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Good news for the new year

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If you're looking for reasons to rationalize your angst because the October-November rally hit a rough patch, you've come to the wrong place.

There's more than enough gloom and doom to go around. What stock market investors need is for someone to point out that not all the news is bad and that there are many reasons to be hopeful for what the new year will bring.

Repeat after me: The stock market will rise again in 2003. Really. This is not just a lot of whistling by the graveyard. Why? Let me count the ways.

Once you get past concerns about Iraq, the loony tune in Pyongyang, the weak U.S. job market and fears of a weakening economy, most of the rest of the news is encouraging.

First, let's talk about the law of averages. We'll stipulate that the stock market can't be anthropomorphized. Therefore, it has no memory and doesn't know it has been down three straight years for the first time since 1939-41. If you believe in the law of averages, though, the odds of four straight down years seem long indeed. It happened only once in the 20th century, starting with the outset of the Great Depression in '29 and continuing through '32.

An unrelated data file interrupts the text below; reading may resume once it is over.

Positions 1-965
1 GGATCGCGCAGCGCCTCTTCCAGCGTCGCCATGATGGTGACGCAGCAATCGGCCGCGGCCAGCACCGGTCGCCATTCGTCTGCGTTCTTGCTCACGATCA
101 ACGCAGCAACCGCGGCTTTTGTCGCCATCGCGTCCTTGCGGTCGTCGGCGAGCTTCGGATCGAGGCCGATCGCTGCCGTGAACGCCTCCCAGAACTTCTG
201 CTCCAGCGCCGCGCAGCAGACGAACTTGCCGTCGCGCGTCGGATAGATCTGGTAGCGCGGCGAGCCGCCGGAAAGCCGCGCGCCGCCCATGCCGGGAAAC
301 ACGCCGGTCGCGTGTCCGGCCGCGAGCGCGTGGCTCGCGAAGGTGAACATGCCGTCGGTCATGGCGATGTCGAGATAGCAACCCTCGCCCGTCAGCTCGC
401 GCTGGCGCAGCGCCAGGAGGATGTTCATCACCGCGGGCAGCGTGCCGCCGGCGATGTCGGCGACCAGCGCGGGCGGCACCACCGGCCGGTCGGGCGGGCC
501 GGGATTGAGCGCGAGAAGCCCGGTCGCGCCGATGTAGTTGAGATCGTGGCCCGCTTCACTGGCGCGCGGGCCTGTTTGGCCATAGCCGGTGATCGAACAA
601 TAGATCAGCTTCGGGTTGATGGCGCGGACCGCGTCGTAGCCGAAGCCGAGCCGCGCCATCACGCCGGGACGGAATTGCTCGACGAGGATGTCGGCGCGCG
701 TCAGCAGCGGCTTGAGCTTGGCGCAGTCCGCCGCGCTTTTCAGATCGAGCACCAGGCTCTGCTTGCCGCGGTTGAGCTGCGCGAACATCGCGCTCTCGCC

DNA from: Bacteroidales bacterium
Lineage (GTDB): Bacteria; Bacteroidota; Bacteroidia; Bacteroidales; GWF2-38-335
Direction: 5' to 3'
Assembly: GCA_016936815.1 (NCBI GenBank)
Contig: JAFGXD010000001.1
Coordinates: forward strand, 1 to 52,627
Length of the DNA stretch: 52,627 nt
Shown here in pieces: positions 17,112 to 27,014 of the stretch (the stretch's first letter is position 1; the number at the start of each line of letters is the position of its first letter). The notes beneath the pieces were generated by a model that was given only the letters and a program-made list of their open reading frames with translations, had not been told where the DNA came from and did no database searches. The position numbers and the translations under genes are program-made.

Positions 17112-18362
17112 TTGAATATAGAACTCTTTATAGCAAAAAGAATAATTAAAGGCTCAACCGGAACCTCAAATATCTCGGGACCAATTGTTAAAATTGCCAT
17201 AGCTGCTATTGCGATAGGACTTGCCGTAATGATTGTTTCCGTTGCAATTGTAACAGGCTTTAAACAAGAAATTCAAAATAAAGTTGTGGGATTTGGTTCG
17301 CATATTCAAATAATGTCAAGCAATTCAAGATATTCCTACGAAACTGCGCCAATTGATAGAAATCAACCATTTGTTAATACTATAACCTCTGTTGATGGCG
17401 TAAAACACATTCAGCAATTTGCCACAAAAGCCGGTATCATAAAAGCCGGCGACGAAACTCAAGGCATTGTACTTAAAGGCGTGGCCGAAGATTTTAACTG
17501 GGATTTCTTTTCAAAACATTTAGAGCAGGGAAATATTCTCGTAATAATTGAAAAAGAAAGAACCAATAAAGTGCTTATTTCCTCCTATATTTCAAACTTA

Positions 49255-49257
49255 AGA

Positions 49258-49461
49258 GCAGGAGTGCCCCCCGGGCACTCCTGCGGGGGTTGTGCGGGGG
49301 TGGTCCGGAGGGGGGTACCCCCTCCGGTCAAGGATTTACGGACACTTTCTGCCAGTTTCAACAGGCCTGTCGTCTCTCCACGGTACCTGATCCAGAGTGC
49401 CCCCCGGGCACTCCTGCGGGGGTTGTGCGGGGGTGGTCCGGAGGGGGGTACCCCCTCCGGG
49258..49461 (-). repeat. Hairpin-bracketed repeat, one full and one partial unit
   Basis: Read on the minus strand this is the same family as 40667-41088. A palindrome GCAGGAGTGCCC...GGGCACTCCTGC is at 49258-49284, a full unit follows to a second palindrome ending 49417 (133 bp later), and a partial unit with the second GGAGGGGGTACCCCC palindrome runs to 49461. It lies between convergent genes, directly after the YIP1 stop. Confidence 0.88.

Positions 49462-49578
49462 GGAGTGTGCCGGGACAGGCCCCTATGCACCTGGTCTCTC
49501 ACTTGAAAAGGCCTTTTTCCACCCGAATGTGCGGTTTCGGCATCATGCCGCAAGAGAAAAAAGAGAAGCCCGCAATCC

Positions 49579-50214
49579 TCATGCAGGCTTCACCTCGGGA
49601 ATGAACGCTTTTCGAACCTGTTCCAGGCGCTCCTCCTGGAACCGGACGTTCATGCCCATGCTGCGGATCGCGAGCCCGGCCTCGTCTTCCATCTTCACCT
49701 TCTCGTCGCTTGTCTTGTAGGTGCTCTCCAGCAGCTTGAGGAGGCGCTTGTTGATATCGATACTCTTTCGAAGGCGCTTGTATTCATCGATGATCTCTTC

That was the market's biggest multiyear loss of the past 100 years, and the 2000-02 decline promises to be second-worst.

The fear of war makes 2003 a particularly interesting year, though. The 1939-41 period was marked by similar fears, which, unfortunately, became reality. The actual war years, however, were very good to investors.

Thus, while there are many reasons to abhor war, a decline in market fortunes isn't necessarily one of them.

As for the fundamentals themselves, they're a good bit better than many of the gloomsters let on. There may be a lot of disagreement about how to measure profits, but nearly everyone agrees that earnings are starting to improve, albeit slowly in many instances. If earnings continue to rise, so will stock prices.

Many are willing to believe the worst about the economy, but aside from frustratingly uneven growth, there's nothing to be glum about. Growth as measured by gross domestic product will probably come in at about 2.5 percent for 2002, which is better than most anyone expected this time last year. Inflation is a nonfactor, interest rates remain at historic lows, retail sales have been respectable despite a soft holiday buying season, housing sales are still strong, and the leading economic indicators are showing signs of life.

The bigger question mark is how the rest of the world will fare in 2003. This is critical to America's growth prospects.

Nevertheless, there is no reason to believe this year won't be a year of recovery for the stock market. It's not likely to soar, but at least it should again be heading in the right direction for a change.

New York Times News Service